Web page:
Learning Arabic as linguistic solidarity

Only last week, the Israeli parliament passed a controversial law that downgrades Arabic from an official language to one with “special status”, thus denying its sizeable Arab speaking population (one fifth of the total, the vast majority of which are Palestinians) the dignity of having their language and culture publicly recognised. This law appears designed to humiliate and declass even further Israel’s Arab population.

In the besieged Gaza Strip, where life becomes harder by the day, our Palestinian colleagues keep on working to put the finishing touches to the Palestinian Arabic course. Inshallah, it will be ready by mid-August for anyone interested to start learning Arabic online with capable teachers based in the Gaza Strip. Learning can be delivered to individuals or to small groups using digital technologies. Below are a few screenshots from some of the course’s lessons, as a small preview:

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Unit 4 lesson 2: at the House of Sweets (Gaza Strip)
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Unit 3 lesson 2: at the Souk Al-Zawya (Gaza Strip)

At this particular historical juncture, when some Palestinians are denied the equal dignity that comes from public recognition of their language and identity, learning Arabic steeped in Palestinian culture seems even more important: a way to enrich one’s knowledge and to open up new and exciting opportunities for communication, but also an act of ‘linguistic solidarity’ with the people whose language has just been declassed.

In the next few days, we will post here all the details about the course, so watch this space!

Mashallah! The Online Palestinian Arabic Course is almost ready…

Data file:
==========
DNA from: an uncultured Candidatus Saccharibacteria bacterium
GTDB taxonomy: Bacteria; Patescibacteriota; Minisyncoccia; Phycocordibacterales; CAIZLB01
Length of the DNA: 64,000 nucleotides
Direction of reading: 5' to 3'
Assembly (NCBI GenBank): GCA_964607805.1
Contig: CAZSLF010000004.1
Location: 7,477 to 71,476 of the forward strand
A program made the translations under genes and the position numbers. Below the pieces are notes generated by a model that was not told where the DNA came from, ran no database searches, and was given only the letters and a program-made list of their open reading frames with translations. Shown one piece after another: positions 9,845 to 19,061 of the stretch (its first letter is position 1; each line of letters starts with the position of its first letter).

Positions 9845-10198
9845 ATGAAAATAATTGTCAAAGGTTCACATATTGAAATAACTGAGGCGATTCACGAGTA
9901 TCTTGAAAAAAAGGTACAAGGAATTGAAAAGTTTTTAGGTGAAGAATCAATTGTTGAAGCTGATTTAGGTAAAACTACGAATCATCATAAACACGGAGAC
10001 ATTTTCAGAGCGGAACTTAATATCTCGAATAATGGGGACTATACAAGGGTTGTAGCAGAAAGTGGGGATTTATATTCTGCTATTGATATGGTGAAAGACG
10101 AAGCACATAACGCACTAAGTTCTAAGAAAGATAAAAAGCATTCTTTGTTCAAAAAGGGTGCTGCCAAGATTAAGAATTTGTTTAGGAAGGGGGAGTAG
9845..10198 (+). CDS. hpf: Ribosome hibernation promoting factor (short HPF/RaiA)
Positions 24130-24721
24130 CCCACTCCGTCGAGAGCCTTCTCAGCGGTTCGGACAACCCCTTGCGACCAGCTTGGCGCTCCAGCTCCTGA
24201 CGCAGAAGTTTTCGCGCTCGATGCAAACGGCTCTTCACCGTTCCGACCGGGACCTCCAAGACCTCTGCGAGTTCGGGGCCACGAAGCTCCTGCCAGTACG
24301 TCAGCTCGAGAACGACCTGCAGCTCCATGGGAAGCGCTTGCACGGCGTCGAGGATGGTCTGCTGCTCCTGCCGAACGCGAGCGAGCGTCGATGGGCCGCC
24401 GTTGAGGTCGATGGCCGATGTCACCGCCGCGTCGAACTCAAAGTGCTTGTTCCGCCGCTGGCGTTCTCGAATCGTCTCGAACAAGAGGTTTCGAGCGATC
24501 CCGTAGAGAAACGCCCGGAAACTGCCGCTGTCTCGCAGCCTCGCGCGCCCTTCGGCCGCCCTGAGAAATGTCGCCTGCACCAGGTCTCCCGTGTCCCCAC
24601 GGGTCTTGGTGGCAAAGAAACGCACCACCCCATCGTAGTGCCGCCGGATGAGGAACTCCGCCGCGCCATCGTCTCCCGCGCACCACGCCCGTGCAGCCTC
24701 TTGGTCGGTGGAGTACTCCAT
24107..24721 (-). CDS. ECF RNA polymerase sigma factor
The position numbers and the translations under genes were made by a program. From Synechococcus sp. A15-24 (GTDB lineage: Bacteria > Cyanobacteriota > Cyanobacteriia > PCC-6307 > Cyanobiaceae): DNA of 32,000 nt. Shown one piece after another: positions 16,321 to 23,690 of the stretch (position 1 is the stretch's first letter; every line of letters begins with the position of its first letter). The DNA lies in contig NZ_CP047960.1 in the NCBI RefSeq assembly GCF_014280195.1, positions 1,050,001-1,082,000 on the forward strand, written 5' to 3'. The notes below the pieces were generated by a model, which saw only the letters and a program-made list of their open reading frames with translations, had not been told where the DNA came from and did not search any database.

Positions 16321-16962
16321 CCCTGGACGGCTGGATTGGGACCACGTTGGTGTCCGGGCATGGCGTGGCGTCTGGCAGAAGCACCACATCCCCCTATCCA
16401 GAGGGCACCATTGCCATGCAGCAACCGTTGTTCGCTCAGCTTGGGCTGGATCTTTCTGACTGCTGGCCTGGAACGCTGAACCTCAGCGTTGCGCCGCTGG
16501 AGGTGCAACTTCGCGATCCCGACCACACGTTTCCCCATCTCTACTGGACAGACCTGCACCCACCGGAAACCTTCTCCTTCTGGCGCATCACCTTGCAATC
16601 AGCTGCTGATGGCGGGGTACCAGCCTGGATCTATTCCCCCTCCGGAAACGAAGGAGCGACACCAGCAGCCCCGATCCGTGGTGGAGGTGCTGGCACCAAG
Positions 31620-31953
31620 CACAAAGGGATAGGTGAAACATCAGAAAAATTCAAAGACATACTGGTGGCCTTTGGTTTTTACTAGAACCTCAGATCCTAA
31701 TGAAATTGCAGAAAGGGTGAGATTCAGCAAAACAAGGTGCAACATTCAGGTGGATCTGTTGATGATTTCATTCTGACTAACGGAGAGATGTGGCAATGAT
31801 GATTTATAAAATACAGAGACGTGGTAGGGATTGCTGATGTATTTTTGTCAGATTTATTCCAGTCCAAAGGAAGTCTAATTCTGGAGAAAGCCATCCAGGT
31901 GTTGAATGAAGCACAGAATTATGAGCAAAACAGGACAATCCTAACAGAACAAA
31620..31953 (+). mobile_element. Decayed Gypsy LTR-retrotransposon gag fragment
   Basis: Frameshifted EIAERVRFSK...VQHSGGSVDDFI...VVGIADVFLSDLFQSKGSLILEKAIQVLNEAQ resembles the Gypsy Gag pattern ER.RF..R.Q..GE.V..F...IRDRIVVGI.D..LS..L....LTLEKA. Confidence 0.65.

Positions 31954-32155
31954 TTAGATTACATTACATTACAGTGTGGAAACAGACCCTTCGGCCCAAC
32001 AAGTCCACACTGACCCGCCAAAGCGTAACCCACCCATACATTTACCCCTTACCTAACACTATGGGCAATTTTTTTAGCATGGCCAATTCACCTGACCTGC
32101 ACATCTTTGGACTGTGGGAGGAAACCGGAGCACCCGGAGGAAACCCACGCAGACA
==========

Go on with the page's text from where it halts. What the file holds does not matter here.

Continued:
We have now finished piloting the first two units of the Online Palestinian Arabic Course. There are adjustments we need to make, but we are well on our way to have the course ready for the end of June. Soon, Inshallah, the course will be available to anyone interested in learning Arabic with a Palestinian flavour, taught by experienced and trained teachers based in the Gaza Strip.

So, here are some details about the course (below we offer you the preview of one of the course’s videos!)

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Here are a few quotes from the evaluation questionnaire completed by the volunteer learners  who piloted the course:

“We were in Palestine, with Palestinian food, habits, accent and this made me [feel] very close to the people there.”

“I really enjoyed the one to one lessons with a lovely teacher and the opportunity to see a little bit of the life in Gaza”

“I really enjoyed the tailored approach of my teacher who sometimes added content when I was curious to learn but also brought me back to the main content of the class.”

“We got to speak a little about life in Palestine and my own life – though it wasn’t necessarily extending my Arabic, it humanised the whole experience and created a bond across borders, which for me, is one of the things that makes the learning experience so unique and valuable.”